Together since the age of 23, the couple have taken on Ana’s cancer as a team. They make a concerted effort to find something to laugh about, even in the dark moments. Like when chemo caused Ana to lose her hair, the side-effect she was most dreading. Her hair was her pride and joy, so she cut it short before the chemotherapy. But when clumps started coming out in her hands, she gave Josh the clippers. “I had had a couple of beers” Josh laughs, “so I shaved a ‘J’ for Josh on the back of her head.”

Keeping it real
Explaining cancer to Ollie has been difficult. Josh and Ana don’t want to expose him to her illness more than necessary. He knows what he needs to know –that, for instance, there are days he needs to go with his grandparents because “Mummy’s sore is sore”.  Ana says it was hard not being able to run around with her boy the way she’d like.

“The cancer has changed my view of motherhood in the sense that we are so blessed to have Ollie in our lives. I don’t worry about all the little things anymore, I just value each and every moment with my boy. I used to be in such a mad rush and not really taking it all in."

“I am not sure I am able to have any more children. Some women go on to have more children, but I think Ollie is our little one and only. We always had dreams of having two children, but Ollie is our little miracle.”

They often head to the park over the road, to look at the birds in the aviary and so Ollie can play his favourite game –running through the tunnel. Then there are their two dogs, Lily and Gino, or, as they’re affectionately known, ‘The Italian Mafia’. They were dogs the family rescued from shelters when they were in Italy.

Ana says she isn’t one to get into yoga or meditation or other alternative therapies. Diet is one thing she has changed, cutting out all refined sugar, which is a fuel for cancer cells, and trying to eat as organically as possible. Ana has found peace when she’s needed to by getting out in nature and walking the dogs. Impressively, while in the middle of her chemotherapy sessions, she even walked up the Hakarimata ranges near Ngaruawahia. It took her a while longer, and quite a bit of bad language, but she made it. “I was just so awful to Josh, but when I got to the top, I felt really good –I was elated and energised.”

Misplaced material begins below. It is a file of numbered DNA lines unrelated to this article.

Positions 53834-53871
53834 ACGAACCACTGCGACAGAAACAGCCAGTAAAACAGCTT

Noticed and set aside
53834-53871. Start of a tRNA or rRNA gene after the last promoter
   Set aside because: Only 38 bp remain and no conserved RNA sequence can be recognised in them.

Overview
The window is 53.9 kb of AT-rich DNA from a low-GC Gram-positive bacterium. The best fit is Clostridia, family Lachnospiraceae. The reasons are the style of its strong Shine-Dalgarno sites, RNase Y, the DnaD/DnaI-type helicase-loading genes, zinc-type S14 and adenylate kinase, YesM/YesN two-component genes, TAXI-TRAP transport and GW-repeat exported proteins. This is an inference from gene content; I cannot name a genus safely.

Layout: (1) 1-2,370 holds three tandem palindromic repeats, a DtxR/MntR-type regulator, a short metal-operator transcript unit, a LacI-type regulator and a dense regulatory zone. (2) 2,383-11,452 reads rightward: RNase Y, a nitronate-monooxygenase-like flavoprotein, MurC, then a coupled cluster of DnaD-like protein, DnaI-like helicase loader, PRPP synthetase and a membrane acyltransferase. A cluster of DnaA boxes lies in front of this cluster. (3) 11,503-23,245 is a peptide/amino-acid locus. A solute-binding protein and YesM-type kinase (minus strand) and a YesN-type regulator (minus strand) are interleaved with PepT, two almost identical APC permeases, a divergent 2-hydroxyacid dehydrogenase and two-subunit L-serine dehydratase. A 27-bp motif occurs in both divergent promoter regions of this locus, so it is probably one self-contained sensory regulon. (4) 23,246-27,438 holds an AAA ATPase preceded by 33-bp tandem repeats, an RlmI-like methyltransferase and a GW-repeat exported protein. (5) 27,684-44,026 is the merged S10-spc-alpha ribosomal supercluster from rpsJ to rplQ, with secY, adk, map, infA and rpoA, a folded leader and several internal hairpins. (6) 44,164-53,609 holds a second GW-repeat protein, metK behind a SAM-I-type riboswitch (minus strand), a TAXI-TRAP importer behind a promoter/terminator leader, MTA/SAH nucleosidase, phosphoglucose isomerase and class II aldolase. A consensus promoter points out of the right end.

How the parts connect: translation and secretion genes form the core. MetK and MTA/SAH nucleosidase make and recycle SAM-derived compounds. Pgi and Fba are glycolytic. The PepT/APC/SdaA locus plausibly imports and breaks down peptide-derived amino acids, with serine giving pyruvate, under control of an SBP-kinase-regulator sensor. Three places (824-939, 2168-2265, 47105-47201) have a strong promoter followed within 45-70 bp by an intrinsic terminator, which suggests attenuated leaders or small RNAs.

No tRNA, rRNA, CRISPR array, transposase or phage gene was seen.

She says the most surprising thing about this experience has been discovering just how strong she really is –not just physically, but also mentally.

Warning signs
Now, a year after the diagnosis that changed everything, Ana wants to share her story to help other young women. She wants them to realise that they too can be at risk, and above all else, to 'trust your instincts'. Ana says the first sign that something was wrong was probably about four months before she found the lump. “I started feeling really tired, losing weight, and I had a nagging pain in my left shoulder blade. I put it all down to working full time, running around after Ollie and picking him up with my left arm.”

This is her advice: “Slow down, take a breath, listen to your body. Take note of any changes and push for your right to get the medical advice you deserve. Don’t be scared. Mammograms are not that bad!”.

Issue 31Family2Both Josh and Ana say that in the last month they’ve started to come out of the cancer fog, and life has been returning to normal. They’re both looking forward to starting work again, and putting this year behind them. If triple-negative breast cancer is going to recur, the chances are it’ll do so in the first two years after treatment, so Ana will continue with monthly visits to the oncologist and regular scans, and enjoying the little moments with her supportive husband, little Ollie, and the canine ‘Italian Mafia’.


Photography: Sam Mothersole, sammothersole.co.nz

 

See also What you need to know about breast cancer